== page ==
School Meals are for Everyone: A Letter to Missoula
Dear Missoula Community,
In my line of work, I have a lot of conversations with folks about their experience with school meals. People share their absolute favorite food from when they were a kid and their most hated, how they were jealous about so-and-so’s lunch each day, or how their children view school lunches currently. These conversations are usually filled with laughter, connection, and a common theme – all children should have access to food so they can learn and engage better at school.
Families are struggling more than ever to make ends meet due to rising housing costs and inflation. In 2022, over 9,000 children used Missoula Food Bank & Community Center’s store for food. Every day, I hear from caregivers who choose to go to bed hungry, so their kids don’t. I talk to caregivers who rely solely on SNAP (Supplemental Nutrition Assistance Program) and Missoula Food Bank’s services to feed their families. I listen to caregivers who have to decide between paying rent or paying for basic needs for their children.
While Missoula Food Bank is rising up to meet the needs of our neighbors, there are other support systems our community can access to help their families now and in the future. First, all school-age families should fill out an application for free/reduced school meals. Currently, 83% of families at Lowell and 80% at Hawthorne and Franklin qualify for free or reduced school meals due to income. Unfortunately, not all families have filled out the form so everyone isn’t taking advantage of this program. The form is very simple, takes less than five minutes, and is accessible online or at your school’s main office. If you qualify for reduced-price meals, your student’s cost of lunch is only .40 each day!
Fill out the form here -> https://www.mcpsmt.org/domain/849
Second, share your voice with the Missoula County School Board on why it is important that free breakfasts and lunches are essential for all students. MFB&CC is working with Missoula County Public Schools (MCPS) to enroll in a federally funded program called CEP (Community Eligibility Provision).
If a school is enrolled in CEP, ALL students at that school will have access to free breakfast and lunches each day without any income requirement, paperwork to fill out, or stigma from eating school meals. A school’s CEP enrollment lasts for four years, which would help families navigate this increasingly challenging financial time. CEP will decrease the paperwork burden on families and administrators, increase the amount of time students have to eat at lunch (quicker lines because student ID numbers aren’t required to be entered), and can become a source of revenue for MCPS if enough students eat school meals each day.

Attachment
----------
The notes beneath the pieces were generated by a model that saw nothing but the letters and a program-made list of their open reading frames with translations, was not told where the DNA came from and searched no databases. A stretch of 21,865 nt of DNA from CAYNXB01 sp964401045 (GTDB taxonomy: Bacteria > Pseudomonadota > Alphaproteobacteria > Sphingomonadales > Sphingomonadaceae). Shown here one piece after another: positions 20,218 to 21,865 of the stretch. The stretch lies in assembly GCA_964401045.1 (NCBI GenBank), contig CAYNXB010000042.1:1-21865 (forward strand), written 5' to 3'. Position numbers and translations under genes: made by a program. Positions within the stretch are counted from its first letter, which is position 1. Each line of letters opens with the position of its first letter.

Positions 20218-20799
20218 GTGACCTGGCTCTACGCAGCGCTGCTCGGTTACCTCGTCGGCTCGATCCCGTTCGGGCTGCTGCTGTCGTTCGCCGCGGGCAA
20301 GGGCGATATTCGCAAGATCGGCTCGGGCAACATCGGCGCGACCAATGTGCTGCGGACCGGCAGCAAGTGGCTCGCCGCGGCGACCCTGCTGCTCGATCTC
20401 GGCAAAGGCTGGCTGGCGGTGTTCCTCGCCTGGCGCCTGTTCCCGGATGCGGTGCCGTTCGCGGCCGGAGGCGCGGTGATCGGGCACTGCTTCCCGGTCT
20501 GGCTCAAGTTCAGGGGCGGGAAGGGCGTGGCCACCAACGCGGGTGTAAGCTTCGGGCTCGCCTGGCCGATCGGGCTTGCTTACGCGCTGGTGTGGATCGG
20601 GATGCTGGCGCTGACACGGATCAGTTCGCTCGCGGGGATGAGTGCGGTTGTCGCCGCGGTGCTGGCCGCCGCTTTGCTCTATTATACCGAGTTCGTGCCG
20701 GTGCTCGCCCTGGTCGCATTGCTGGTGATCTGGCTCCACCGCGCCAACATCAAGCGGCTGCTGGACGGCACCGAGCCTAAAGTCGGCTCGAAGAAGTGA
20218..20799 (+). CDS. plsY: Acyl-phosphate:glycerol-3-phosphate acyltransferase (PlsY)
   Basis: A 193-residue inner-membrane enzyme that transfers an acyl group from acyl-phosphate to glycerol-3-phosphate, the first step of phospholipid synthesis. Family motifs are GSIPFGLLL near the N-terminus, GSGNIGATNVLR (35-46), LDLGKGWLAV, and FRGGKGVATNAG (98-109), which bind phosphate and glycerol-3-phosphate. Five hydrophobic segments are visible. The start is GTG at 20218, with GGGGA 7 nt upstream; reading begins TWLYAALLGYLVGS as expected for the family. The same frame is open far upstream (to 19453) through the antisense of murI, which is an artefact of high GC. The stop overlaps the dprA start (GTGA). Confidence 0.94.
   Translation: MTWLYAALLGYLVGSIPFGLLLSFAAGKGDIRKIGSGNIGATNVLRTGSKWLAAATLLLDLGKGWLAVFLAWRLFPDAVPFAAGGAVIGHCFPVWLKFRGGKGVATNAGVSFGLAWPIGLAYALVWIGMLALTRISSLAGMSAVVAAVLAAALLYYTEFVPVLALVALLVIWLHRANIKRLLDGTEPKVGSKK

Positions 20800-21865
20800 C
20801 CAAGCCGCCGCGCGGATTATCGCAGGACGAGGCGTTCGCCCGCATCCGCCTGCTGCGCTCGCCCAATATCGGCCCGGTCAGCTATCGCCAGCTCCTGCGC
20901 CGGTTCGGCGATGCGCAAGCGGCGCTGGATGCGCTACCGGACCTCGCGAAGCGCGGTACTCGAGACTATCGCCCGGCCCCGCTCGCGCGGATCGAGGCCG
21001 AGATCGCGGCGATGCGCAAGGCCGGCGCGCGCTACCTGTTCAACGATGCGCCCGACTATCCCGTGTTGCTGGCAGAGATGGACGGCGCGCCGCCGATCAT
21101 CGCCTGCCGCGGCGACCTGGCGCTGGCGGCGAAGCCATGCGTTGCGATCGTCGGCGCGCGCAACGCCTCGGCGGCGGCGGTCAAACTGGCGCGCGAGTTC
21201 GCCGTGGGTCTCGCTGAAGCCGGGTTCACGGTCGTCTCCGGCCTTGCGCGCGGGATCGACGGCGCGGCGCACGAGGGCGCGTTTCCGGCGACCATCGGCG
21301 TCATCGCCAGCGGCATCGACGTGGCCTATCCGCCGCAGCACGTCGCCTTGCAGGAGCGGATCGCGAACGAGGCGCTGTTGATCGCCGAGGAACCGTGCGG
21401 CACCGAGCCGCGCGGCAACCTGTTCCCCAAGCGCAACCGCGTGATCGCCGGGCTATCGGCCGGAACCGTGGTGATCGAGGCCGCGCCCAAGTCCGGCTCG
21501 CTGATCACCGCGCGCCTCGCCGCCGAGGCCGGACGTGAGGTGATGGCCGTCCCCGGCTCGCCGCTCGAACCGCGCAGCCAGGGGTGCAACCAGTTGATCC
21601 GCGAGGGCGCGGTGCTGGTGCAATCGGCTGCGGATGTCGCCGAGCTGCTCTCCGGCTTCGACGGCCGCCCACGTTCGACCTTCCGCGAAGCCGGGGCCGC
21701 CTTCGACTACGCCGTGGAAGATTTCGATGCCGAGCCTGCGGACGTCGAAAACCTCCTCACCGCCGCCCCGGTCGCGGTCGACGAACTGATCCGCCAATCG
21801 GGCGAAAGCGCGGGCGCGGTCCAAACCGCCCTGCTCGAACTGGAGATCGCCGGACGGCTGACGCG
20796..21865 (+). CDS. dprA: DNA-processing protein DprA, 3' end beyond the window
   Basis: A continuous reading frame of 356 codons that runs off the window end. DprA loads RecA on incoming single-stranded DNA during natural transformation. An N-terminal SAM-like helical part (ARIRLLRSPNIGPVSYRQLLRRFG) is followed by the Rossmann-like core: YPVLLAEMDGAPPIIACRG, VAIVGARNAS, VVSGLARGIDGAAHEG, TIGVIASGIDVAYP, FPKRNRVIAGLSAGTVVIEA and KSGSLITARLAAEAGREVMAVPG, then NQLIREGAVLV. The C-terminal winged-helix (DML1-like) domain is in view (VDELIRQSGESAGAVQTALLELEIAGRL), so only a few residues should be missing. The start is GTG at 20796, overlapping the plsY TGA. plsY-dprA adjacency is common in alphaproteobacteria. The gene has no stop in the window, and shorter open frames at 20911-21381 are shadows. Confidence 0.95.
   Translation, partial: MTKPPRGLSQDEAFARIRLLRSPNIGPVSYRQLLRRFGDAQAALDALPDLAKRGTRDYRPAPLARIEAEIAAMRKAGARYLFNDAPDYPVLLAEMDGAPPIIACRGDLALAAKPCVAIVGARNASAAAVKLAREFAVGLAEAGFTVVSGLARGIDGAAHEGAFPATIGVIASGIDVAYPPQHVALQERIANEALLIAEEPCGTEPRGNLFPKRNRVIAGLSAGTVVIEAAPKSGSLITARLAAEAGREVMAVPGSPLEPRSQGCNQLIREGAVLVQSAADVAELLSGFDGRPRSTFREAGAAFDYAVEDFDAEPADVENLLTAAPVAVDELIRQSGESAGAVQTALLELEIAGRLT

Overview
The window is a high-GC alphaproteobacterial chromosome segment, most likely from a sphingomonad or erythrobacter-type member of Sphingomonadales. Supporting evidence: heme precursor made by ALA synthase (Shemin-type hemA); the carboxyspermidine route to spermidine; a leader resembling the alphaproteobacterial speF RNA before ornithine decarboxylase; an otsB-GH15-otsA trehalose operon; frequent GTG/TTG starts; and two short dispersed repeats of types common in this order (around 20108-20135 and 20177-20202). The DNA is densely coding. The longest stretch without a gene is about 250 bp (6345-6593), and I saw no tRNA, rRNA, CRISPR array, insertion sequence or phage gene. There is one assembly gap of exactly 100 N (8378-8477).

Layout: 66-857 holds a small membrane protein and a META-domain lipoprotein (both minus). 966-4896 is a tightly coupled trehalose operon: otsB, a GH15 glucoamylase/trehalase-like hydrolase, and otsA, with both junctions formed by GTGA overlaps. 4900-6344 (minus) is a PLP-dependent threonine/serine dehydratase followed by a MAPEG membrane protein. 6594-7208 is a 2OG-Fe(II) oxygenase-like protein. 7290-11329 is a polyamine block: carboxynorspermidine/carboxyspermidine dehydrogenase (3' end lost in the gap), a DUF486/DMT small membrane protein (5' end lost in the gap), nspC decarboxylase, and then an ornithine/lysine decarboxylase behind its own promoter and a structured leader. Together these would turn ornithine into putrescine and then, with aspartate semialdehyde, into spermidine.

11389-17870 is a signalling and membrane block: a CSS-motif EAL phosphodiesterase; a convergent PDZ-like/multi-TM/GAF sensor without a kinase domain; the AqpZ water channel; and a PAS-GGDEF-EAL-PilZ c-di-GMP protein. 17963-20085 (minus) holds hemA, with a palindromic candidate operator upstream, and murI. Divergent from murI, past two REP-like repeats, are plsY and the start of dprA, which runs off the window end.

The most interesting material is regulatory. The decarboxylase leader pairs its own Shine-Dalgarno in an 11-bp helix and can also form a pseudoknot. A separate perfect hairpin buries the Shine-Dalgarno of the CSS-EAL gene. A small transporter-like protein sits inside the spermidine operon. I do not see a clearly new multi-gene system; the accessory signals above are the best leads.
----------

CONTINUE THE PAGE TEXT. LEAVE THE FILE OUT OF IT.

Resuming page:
In addition, CEP can eliminate families accumulating school meal debt for students unable to pay for meals each day. Last year, 83 MCPS high school seniors were not going to receive their diplomas due to outstanding meal balances totaling $42,000. Missoula Food Bank and other community members joined together and paid off this balance so these students could graduate. Enrollment in CEP would eliminate students from accumulating school meal debt and prevent them from not being able to graduate.
To enroll in CEP, the MCPS School Board needs to pass a resolution that if a school qualifies, MCPS administration will automatically enroll the school in CEP for the next school year. Each MCPS school individually qualifies based on how many students at that school are enrolled in SNAP, TANF (Temporary Assistance for Needy Families), are experiencing homelessness, are in foster care, are migrants, or are runaways.
Missoula Food Bank & Community Center has been partnering with the MCPS administration the past 18 months to make this happen. We have increased our SNAP assistance hours at the food bank so we can help families get signed up for this program. We have trained staff at three elementary schools on how to fill out SNAP applications with families. We have hosted engagement nights with community members to explain the CEP program. We have asked the school board to adopt a resolution enrolling schools into CEP.
We are quickly approaching the April 1st deadline for CEP enrollment for the 2023-2024 school year. We need our community’s help in letting the School Board know that this issue is a priority to our community. The MCPS School Board must adopt a resolution in March that states that any school meeting the requirements will be enrolled in CEP for the following school year. You can help by speaking at a School Board meeting or by emailing a public comment to the MCPS School Board. The next school board meetings are on February 28th, March 14th, and March 28th. If you come to a School Board meeting, you will have the opportunity to speak for three minutes sharing why you believe free school meals is important. You can email the school board with a public comment at email@example.com
Some things you can share with the school board and MCPS administration:
- How having free school meals would impact your family;
- How having free school meals would impact your classroom and/or school;
- What having free school meals would mean to the community;
- Why the MCPS administration should make free school meals a financial priority;
Please join us in asking the MCPS School Board to help out our community in a big way. We need the voices of parents, grandparents, teachers, administrators, and community members sharing that having free school meals should be a priority for our district. With your help, we can make a big difference in so many children and their families’ lives.
In solidarity and advocacy,
Mom to a MCPS 2nd grader
Family Engagement Manager
Missoula Food Bank & Community Center